Tuesday, August 02, 2011

On death and legacy

Tonight I will go to the funeral home and I will stand in line and I will offer my condolences to the grieving family and I will attempt to pay my respects to a lady I loved and cared about. Perhaps I will tell the family of my last memory of their loved one, a conversation she and I had over punch and finger foods at a bridal tea, a conversation in which she told me yet again that she prayed for me, daily, still.

As I give hugs and express my sorrow for the family's loss, for all of ours, I will ponder the legacy of this servant of the Lord. I will remember the years she taught young girls in Sunday School and the investment she made in their lives and hearts. I will think of her challenging my husband to a ping pong duel, she many years into her senior adult status! I will remember her question to me about the efficacy of Jesus' blood at some other bridal tea, many years ago. I will be thankful for her long life and her faith and I will rejoice that her hope is now reality and that she now lives in the glorious Presence of the Savior she loved.

Morbid it may be, but I will also think of my own dying. Will I be young? Or old? As friends and family pay their respects and gaze on my earthly remains, what will they have to say? As others reflect on my life, the good, the bad and the ugly, how will I be remembered? What will my legacy be? One of faith? Or, God forbid, futility? These thoughts both sober and worry me. No one knows the day or the hour, the Bible tells me; I must wonder, am I redeeming the time?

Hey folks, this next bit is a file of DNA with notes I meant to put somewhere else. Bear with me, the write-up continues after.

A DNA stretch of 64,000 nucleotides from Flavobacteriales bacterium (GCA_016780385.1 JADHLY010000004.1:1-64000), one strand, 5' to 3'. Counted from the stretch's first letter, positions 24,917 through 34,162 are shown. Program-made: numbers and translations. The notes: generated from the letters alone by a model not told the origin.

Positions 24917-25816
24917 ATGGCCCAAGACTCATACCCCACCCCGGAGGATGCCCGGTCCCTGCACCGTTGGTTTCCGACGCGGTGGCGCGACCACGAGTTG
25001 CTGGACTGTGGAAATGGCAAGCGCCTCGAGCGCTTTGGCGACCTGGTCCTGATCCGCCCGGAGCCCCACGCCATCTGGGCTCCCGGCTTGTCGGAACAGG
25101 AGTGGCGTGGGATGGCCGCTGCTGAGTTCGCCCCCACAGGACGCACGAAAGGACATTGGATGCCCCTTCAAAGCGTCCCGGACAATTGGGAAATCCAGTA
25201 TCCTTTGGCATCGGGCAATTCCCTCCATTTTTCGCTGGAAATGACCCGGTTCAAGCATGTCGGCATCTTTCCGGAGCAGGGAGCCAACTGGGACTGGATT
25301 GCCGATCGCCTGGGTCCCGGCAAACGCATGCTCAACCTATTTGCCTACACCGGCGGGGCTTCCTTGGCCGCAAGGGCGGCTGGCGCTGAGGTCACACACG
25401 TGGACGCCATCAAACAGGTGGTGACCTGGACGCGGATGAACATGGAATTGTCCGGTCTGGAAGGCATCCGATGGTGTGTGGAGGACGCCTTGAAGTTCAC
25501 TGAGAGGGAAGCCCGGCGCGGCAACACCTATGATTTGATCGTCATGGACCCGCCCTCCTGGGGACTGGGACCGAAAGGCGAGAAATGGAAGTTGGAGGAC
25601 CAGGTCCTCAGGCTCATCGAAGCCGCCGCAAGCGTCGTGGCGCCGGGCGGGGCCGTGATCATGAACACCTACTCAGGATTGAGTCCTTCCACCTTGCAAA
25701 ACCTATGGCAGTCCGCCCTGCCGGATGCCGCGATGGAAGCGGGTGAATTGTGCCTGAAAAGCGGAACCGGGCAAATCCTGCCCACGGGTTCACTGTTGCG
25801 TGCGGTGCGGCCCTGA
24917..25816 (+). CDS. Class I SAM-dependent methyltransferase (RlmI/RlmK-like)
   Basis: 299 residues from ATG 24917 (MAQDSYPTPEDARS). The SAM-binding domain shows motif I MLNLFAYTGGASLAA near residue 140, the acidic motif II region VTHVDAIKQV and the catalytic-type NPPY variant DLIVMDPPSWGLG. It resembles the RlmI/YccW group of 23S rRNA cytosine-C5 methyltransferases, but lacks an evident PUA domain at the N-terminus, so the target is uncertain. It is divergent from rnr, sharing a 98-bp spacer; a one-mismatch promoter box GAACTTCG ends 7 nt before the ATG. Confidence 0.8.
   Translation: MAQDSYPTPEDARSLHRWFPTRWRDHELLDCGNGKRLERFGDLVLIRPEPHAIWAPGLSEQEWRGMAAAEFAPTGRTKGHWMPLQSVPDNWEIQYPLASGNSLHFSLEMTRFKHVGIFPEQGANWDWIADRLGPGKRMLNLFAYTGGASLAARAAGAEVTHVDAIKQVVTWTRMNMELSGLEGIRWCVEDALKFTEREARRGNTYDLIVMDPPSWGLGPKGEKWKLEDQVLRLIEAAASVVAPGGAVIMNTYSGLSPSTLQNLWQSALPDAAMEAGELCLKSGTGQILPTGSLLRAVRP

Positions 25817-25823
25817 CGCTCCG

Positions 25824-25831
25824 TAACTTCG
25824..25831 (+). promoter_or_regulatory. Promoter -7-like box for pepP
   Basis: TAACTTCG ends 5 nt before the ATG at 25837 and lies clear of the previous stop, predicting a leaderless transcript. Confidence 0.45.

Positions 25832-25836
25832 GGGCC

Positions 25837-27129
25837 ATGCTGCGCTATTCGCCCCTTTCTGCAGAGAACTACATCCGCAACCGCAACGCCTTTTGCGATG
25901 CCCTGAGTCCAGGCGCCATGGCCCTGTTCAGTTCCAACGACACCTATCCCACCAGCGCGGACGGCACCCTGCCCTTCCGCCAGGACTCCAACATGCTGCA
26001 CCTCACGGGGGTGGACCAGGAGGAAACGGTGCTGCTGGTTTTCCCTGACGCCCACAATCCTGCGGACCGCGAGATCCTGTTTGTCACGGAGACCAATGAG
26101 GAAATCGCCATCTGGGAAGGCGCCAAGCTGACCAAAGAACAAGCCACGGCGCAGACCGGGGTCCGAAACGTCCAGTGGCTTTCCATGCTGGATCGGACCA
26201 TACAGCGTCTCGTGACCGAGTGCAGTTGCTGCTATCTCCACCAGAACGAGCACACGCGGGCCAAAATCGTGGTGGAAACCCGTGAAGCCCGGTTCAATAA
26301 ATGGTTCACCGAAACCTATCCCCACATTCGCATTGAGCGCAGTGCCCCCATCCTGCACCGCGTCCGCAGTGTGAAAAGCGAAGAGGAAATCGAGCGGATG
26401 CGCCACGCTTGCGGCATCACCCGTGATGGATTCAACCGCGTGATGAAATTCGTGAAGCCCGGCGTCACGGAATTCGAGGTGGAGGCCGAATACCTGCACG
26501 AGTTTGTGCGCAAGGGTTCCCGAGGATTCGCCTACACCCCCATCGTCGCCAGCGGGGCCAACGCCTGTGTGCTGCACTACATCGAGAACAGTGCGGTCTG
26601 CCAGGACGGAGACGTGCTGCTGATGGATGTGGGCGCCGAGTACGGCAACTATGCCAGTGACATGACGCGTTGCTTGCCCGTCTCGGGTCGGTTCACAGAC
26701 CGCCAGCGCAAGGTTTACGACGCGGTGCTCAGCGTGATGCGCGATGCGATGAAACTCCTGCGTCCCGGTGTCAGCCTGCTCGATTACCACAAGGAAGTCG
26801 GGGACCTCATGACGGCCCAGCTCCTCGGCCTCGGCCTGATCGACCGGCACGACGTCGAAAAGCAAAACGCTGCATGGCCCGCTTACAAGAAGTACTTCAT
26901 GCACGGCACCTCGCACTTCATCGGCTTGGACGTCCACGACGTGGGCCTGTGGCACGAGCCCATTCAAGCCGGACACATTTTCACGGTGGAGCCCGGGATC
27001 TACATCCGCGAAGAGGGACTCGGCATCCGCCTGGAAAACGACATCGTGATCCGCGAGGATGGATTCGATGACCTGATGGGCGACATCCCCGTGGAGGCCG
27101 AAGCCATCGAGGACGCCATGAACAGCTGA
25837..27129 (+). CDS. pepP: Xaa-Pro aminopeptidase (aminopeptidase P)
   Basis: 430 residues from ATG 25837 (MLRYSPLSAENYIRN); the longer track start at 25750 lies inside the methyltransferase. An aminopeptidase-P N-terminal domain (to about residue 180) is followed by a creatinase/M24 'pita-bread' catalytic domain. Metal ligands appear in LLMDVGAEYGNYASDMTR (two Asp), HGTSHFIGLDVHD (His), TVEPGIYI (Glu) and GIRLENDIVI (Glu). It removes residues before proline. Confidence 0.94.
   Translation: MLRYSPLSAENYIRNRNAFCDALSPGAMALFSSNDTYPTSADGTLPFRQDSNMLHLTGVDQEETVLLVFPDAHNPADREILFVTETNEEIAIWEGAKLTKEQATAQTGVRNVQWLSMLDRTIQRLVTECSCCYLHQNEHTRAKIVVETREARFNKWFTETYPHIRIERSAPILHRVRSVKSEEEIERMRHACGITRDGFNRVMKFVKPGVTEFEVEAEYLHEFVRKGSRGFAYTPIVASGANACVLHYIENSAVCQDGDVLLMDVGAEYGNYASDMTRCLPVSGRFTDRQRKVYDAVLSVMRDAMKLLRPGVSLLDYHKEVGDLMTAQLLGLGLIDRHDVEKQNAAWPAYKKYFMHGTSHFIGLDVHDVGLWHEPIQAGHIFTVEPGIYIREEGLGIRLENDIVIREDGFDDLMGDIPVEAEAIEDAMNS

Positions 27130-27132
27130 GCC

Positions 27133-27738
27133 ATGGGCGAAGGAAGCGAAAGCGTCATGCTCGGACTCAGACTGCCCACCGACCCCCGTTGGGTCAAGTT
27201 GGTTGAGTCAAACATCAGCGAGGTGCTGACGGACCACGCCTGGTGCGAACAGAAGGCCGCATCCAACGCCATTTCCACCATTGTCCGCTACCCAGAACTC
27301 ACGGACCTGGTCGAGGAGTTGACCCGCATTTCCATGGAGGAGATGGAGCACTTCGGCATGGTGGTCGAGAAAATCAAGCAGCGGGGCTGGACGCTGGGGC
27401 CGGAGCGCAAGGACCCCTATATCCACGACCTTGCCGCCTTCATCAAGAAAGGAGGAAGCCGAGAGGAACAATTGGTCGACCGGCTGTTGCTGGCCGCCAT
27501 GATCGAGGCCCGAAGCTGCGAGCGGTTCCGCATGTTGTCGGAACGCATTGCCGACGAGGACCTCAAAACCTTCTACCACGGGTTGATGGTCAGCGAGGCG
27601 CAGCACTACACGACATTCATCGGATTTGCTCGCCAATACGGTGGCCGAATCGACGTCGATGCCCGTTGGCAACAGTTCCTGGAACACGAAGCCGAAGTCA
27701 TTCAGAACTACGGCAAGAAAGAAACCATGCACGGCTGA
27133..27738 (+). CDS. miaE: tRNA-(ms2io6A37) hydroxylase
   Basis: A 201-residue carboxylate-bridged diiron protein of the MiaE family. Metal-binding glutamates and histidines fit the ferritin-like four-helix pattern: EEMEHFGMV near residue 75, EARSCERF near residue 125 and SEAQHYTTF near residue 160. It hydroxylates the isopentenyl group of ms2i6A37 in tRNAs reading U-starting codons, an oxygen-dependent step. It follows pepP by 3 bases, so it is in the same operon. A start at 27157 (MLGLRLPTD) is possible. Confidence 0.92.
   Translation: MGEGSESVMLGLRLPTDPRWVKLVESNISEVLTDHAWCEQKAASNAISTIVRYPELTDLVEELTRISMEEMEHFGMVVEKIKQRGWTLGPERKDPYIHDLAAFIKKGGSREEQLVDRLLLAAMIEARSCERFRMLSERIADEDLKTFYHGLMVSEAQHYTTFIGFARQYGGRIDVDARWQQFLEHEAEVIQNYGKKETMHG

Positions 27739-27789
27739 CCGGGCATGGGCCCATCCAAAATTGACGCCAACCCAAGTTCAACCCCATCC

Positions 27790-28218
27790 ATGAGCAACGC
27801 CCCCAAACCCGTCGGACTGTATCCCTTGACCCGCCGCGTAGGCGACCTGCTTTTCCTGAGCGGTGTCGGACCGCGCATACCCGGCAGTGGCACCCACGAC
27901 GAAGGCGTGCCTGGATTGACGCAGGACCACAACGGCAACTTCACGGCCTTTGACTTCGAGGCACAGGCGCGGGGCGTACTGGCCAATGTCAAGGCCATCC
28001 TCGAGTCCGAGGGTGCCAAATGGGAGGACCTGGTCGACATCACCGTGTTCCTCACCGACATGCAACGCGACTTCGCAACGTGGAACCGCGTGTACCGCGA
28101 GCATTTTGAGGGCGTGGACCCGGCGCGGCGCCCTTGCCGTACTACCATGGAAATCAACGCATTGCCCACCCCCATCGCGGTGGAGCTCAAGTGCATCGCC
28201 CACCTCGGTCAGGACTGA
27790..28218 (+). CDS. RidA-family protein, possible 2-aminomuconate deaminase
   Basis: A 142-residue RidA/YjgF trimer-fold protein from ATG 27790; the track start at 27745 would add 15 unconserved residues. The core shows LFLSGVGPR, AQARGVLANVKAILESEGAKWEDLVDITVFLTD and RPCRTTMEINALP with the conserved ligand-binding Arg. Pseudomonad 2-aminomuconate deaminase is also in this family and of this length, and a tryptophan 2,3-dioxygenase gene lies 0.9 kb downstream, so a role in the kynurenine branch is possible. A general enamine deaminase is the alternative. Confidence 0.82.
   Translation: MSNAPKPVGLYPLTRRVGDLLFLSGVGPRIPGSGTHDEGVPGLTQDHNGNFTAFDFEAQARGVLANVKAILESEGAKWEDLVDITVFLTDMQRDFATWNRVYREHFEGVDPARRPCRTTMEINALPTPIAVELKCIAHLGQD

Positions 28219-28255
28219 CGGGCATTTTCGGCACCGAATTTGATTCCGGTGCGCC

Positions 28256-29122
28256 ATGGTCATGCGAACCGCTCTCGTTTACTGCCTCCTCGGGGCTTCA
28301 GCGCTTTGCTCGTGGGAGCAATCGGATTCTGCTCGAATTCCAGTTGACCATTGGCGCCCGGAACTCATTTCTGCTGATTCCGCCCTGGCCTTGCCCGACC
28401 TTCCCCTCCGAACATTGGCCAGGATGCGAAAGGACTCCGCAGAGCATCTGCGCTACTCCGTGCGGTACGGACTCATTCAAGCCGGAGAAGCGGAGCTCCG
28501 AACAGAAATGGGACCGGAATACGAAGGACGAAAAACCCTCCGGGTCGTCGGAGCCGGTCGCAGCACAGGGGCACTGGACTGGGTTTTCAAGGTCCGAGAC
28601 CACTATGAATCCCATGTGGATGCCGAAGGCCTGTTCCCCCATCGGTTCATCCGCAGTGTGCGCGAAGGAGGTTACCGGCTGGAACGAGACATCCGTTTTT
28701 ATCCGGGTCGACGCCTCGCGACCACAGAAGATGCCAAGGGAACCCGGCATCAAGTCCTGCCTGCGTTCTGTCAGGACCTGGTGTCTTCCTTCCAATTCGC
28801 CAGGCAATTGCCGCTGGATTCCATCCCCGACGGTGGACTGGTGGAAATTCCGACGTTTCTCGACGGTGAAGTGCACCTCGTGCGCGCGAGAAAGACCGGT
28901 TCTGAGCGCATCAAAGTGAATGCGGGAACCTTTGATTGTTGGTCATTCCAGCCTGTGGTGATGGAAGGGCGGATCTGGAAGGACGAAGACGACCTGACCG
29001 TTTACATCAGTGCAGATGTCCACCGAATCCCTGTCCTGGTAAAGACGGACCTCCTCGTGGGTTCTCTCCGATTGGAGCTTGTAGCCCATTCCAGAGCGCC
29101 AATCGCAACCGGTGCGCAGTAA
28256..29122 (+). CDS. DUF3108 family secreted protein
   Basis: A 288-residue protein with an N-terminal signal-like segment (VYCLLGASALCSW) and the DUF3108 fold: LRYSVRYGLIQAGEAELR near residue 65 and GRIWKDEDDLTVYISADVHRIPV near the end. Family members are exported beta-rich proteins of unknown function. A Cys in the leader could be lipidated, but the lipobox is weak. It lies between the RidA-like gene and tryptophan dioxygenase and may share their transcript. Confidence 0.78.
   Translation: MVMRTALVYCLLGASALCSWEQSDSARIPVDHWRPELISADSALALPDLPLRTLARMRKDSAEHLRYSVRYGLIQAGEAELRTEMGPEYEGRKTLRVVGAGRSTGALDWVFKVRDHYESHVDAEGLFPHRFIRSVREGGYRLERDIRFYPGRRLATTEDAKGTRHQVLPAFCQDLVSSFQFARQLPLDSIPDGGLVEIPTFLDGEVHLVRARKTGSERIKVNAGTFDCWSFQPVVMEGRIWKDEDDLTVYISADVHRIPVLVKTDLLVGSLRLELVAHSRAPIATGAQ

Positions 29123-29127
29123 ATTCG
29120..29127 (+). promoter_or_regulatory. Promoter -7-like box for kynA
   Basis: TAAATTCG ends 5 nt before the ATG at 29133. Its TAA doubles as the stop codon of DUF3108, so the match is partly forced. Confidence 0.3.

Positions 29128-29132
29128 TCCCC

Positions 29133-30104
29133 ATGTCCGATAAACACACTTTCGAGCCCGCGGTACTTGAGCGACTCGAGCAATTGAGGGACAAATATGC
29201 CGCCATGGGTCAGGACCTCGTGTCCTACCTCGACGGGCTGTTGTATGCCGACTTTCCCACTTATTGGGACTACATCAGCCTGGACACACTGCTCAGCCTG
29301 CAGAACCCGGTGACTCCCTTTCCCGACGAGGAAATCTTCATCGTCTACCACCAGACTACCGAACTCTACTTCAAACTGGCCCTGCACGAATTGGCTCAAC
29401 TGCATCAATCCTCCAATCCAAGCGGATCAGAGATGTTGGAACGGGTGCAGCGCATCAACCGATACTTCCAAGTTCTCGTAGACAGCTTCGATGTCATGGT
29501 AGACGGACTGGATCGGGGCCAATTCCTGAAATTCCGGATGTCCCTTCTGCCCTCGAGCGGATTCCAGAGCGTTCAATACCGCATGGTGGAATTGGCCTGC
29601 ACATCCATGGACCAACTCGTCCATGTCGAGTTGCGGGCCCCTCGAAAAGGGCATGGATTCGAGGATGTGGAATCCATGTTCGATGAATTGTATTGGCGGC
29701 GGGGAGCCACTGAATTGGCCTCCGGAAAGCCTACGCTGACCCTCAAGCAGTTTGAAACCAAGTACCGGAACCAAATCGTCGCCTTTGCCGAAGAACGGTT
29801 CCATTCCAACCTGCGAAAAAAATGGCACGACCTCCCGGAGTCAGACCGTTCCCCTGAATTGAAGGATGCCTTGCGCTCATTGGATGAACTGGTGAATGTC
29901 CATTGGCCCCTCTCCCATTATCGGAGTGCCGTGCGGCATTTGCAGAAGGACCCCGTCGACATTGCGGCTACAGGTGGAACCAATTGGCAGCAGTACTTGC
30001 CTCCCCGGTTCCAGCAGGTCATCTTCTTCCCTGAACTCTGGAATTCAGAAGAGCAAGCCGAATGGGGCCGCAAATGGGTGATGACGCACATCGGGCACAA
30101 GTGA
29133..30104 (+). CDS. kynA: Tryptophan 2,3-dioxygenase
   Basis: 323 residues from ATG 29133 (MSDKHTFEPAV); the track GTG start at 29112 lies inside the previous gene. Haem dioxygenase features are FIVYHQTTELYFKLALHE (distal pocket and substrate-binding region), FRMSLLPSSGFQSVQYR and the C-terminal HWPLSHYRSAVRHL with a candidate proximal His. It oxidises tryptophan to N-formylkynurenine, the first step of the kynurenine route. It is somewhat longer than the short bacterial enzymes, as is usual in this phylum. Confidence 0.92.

Many of these same thoughts are echoed in a post I wrote a few years ago after watching a documentary on, of all things, Princess Diana's dresses. After musing over such a strange legacy, I make the following observations...

If I could choose my legacy, what would I choose? How would I hope to be remembered? What mark do I want to leave?

While sometimes I act as if the most critical legacy I could leave is something as trivial as dresses or dolls, it is my sincere desire when I pass from this world to the next that others could look back on my life here and say:

That girl loved Jesus with everything in her.
He was her passion, her joy, her life.

Now may I live like it.


Yes, Lord. Let it be.

2 comments:

  1. Mocha with LindaAugust 02, 2011 10:29 AM

    Your thoughts are much like mine are when I go to funerals and visitations. They certainly calibrate us and put life in perspective, don't they?

    Hugs as you grieve for your sweet friend.

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  2. I heard the funeral was amazing; a true celebration of her life! I too, have sweet memories. I was telling my husband the other day how she taught my Sunday School class for years and of all the "retreats" we had at her lake house! She taught me to play dominoes and rummy :) I loved her so!

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